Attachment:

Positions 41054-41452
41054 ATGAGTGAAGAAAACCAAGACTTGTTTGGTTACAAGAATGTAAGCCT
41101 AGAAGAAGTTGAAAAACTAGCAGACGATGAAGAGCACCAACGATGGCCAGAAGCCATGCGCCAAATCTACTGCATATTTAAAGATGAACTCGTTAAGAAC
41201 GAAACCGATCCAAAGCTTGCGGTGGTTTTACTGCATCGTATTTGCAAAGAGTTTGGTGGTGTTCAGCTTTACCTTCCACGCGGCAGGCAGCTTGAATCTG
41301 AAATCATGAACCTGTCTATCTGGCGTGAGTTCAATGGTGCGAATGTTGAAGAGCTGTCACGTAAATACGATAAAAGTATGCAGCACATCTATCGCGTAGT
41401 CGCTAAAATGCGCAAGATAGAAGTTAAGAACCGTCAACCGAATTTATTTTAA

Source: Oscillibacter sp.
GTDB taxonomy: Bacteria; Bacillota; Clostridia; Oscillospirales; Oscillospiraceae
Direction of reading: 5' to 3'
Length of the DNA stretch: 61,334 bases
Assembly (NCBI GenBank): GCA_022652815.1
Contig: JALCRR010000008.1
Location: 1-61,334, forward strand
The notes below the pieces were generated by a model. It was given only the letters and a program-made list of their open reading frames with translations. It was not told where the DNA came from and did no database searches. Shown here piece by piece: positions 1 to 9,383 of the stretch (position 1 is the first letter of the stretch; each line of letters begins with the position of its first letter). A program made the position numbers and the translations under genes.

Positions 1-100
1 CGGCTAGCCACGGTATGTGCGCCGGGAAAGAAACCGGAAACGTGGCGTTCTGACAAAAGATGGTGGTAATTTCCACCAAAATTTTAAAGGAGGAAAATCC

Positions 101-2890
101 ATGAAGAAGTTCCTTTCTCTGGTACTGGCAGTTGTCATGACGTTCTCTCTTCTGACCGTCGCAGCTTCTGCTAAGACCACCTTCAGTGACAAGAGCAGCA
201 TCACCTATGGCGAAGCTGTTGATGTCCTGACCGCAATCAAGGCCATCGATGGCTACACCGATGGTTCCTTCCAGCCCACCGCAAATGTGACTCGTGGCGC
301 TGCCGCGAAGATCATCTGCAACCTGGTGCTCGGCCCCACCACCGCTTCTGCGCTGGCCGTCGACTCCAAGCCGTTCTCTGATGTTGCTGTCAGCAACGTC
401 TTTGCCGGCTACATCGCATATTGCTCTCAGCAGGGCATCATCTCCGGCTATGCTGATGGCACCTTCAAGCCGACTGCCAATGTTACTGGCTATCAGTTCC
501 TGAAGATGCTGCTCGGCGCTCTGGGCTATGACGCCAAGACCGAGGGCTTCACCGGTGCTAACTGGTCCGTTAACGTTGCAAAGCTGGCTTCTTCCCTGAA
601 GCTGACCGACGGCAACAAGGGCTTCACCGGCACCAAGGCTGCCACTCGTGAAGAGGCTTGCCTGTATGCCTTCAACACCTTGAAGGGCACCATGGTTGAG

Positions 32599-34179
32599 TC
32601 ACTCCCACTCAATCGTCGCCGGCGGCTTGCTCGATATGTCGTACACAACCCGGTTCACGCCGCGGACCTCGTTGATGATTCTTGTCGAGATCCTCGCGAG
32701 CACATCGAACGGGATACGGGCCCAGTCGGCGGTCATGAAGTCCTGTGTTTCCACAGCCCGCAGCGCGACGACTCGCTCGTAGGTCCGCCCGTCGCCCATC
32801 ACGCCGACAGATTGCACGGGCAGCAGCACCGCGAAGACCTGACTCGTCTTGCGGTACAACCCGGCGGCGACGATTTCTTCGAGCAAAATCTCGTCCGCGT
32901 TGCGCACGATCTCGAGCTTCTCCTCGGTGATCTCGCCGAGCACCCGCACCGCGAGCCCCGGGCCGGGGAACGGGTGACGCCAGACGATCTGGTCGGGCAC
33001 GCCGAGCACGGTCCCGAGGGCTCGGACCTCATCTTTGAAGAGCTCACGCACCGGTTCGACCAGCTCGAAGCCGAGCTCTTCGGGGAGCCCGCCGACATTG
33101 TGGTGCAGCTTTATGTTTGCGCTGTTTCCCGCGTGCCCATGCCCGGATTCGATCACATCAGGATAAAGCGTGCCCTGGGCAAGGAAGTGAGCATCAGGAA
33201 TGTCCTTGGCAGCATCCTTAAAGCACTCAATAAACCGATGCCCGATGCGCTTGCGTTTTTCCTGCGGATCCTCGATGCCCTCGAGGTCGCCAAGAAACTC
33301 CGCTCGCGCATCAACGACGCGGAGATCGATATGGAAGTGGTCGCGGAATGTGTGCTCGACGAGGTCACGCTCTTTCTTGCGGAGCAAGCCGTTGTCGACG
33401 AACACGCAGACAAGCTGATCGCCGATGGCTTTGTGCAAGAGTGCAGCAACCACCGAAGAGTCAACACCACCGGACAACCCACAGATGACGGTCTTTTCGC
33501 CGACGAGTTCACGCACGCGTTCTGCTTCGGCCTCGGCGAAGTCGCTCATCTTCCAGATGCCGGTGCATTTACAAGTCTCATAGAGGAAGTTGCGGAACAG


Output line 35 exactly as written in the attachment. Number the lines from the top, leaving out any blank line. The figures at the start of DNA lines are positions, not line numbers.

33501 CGACGAGTTCACGCACGCGTTCTGCTTCGGCCTCGGCGAAGTCGCTCATCTTCCAGATGCCGGTGCATTTACAAGTCTCATAGAGGAAGTTGCGGAACAG